> I'm not sure where military objectives were impacted by minutiae,
                            > outrage and disdain. However, Bragg was frequently outraged while
                            > waiting for the sounds of battle that he had ordered.

                            And did what?
                            >
                            snips

                            Dave

                            Dave Smith
                            Villa Hills, KY
                          • hank9174
                            But Dave, you snipped out where I said what you, more or less, restated in your post: My criticism of Bragg is pretty much just that: too often he was distant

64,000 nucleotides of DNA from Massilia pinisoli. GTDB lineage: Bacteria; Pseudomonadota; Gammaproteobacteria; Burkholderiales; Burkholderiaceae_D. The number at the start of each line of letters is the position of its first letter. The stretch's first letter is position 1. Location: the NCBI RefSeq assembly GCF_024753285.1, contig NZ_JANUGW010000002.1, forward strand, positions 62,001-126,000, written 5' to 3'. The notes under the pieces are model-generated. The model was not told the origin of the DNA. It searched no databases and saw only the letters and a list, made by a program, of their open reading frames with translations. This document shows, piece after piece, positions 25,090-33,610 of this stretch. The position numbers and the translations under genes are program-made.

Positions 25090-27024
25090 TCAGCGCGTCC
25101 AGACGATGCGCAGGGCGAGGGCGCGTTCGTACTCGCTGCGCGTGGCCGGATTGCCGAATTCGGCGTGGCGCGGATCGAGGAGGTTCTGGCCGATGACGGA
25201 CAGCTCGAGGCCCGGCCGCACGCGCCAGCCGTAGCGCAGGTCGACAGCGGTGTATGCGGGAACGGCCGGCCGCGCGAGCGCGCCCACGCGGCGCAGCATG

Message 13 of 13 , Feb 12, 2002
                              But Dave, you snipped out where I said what you, more or less,
                              restated in your post:

                              'My criticism of Bragg is pretty much just that: too often he was
                              distant from the *planned* point of initial contact. It is best to be
                              be where the fuse is lit and stifle any early confusion. A good horse
                              moves faster than the tide of battle.'

                              HankC


                              --- In civilwarwest@y..., "dmsmith001" <dmsmith001@y...> wrote:
                              > --- In civilwarwest@y..., "hank9174" <clarkc@m...> wrote:
                              > >
                              > > Boy, Connie, there's a lot to disagree with in one post ;)